The MAC, a panel of independent experts which advises ministers, concluded there is no need to shake up the ‘graduate visa’ route which allows students to work here for up to two years after finishing their course.

It said there was ‘no evidence of widespread abuse’ of the graduate visa.

But it warned that foreign students may be being ‘exploited’ and ‘misled’ by agencies which recruit for courses at British universities, and called for tougher regulation.

Further restrictions on foreign students would lead to universities – which rely on higher tuition fees paid by international students – facing a budget meltdown, the report said.

The higher education sector would suffer ‘substantial financial difficulty’ which could lead to job losses and even force some institutions to close down.

‘The recent immigration policy changes will directly impact the demand for the graduate route, and thereafter progression onto longer term work routes,’ the study said.

‘The … impacts of these policy changes alone could be very large.

‘For the cohort of international students who finished in 2023, we might have expected around 70,000 to have ultimately progressed onto work routes.

‘Under the policy changes already introduced, this could reduce to around 26,000.’

It said there was ‘concern about potential exploitation of both student and graduate visa holders due to poor practices by certain agents who recruit students onto courses and may be mis-selling UK higher education’.

The report added that one ‘student representative’ told the MAC that there were ‘outright lies’ being told by ‘third-party educational agents’ who are ‘mis-selling the UK as an immigration destination as opposed to an education destination’.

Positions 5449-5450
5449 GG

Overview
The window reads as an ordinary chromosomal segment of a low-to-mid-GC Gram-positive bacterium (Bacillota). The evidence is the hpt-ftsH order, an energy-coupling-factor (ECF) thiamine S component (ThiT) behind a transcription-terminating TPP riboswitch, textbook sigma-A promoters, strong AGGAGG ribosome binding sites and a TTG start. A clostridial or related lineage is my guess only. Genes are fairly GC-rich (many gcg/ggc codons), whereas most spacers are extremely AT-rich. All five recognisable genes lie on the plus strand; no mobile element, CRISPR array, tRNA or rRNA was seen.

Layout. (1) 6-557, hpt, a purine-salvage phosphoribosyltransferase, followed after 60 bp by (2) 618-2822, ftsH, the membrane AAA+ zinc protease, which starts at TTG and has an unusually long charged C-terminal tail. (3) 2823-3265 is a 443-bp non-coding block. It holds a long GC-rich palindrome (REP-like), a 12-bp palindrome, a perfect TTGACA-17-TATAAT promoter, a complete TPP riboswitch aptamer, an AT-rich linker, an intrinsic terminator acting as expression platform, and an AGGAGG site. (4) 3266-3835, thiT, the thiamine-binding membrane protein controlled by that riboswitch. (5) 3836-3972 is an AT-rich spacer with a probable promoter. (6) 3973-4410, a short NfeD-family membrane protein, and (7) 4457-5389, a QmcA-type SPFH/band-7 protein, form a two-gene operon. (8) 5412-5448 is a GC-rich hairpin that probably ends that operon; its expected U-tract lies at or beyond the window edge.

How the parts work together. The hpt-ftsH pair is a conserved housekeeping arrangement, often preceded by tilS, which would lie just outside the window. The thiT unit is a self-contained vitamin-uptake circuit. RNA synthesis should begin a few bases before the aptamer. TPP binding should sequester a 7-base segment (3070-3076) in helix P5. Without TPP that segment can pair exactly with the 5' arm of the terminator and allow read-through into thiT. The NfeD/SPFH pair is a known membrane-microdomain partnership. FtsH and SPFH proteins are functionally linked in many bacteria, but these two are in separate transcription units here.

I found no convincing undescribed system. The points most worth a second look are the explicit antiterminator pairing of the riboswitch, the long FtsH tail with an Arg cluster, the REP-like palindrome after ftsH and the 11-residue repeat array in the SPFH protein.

The MAC’s report, which was commissioned by Mr Cleverly in March, said there should be a ‘mandatory registration system for international recruitment agents and sub-agents’.

A group of migrants are brought ashore at Dover after being intercepted by Border Force yesterday

A group of migrants are brought ashore at Dover after being intercepted by Border Force yesterday 

Universities should be required to publish their spend on recruitment agents and the number of international students recruited in that way, it added.

It also recommended a new requirement for universities to tell the Home Office what class of degree applicants have achieved in their undergraduate course.

Last year 114,000 graduate route visas were granted for main applicants with a further 30,000 for dependants.

Just four nationalities – Indian, Nigerian, Chinese and Pakistani – account for 70 per cent of the total.

Last November the Office for National Statistics (ONS) said net migration was 745,000 in 2022, and fell to 672,000 in the partly-overlapping 12 months to June 2023.

A new figure for the whole of 2023 is due to be published by the ONS next week.

A Government spokesman said: ‘We are considering the review’s findings very closely and we will respond fully in due course.’